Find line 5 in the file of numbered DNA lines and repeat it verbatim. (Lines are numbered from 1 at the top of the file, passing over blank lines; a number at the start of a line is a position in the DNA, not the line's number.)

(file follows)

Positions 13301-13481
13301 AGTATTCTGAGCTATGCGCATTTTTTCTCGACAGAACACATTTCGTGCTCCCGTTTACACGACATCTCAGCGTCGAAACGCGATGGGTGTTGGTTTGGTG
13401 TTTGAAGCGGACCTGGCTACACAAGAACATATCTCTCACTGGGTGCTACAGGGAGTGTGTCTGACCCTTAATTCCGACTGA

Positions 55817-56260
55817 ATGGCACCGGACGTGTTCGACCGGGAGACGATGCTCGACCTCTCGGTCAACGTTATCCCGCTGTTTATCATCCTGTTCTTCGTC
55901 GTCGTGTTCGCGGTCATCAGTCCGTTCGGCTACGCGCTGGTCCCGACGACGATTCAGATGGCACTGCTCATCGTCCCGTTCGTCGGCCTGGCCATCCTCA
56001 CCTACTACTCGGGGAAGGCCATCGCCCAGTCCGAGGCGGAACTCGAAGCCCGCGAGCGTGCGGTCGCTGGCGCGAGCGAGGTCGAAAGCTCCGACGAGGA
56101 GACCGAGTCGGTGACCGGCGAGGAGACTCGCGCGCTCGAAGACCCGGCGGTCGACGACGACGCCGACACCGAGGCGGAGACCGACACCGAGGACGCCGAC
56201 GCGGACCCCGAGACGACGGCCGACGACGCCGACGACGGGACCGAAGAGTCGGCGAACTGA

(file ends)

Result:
55817 ATGGCACCGGACGTGTTCGACCGGGAGACGATGCTCGACCTCTCGGTCAACGTTATCCCGCTGTTTATCATCCTGTTCTTCGTC